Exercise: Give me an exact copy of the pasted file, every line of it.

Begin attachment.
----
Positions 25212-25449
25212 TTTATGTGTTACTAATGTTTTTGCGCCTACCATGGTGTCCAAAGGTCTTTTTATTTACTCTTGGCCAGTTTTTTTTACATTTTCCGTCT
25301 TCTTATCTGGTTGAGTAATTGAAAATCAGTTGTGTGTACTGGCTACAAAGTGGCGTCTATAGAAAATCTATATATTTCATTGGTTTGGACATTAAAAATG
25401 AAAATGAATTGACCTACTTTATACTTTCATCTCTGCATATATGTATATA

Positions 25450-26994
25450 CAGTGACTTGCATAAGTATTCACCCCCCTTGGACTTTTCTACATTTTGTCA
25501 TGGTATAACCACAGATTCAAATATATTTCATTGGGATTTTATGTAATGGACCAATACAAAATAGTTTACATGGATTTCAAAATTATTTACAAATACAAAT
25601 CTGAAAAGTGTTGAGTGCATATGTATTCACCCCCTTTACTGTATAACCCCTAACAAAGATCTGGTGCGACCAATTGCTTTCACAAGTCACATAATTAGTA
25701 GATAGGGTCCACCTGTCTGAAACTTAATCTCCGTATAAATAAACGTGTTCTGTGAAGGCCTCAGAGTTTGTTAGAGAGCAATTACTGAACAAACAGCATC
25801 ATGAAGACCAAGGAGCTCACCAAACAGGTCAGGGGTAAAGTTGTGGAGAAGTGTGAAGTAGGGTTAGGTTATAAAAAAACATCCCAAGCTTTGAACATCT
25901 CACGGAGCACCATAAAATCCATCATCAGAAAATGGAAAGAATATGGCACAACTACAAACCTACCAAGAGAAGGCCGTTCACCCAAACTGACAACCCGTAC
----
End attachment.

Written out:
Positions 25212-25449
25212 TTTATGTGTTACTAATGTTTTTGCGCCTACCATGGTGTCCAAAGGTCTTTTTATTTACTCTTGGCCAGTTTTTTTTACATTTTCCGTCT
25301 TCTTATCTGGTTGAGTAATTGAAAATCAGTTGTGTGTACTGGCTACAAAGTGGCGTCTATAGAAAATCTATATATTTCATTGGTTTGGACATTAAAAATG
25401 AAAATGAATTGACCTACTTTATACTTTCATCTCTGCATATATGTATATA

Positions 25450-26994
25450 CAGTGACTTGCATAAGTATTCACCCCCCTTGGACTTTTCTACATTTTGTCA
25501 TGGTATAACCACAGATTCAAATATATTTCATTGGGATTTTATGTAATGGACCAATACAAAATAGTTTACATGGATTTCAAAATTATTTACAAATACAAAT
25601 CTGAAAAGTGTTGAGTGCATATGTATTCACCCCCTTTACTGTATAACCCCTAACAAAGATCTGGTGCGACCAATTGCTTTCACAAGTCACATAATTAGTA
25701 GATAGGGTCCACCTGTCTGAAACTTAATCTCCGTATAAATAAACGTGTTCTGTGAAGGCCTCAGAGTTTGTTAGAGAGCAATTACTGAACAAACAGCATC
25801 ATGAAGACCAAGGAGCTCACCAAACAGGTCAGGGGTAAAGTTGTGGAGAAGTGTGAAGTAGGGTTAGGTTATAAAAAAACATCCCAAGCTTTGAACATCT
25901 CACGGAGCACCATAAAATCCATCATCAGAAAATGGAAAGAATATGGCACAACTACAAACCTACCAAGAGAAGGCCGTTCACCCAAACTGACAACCCGTAC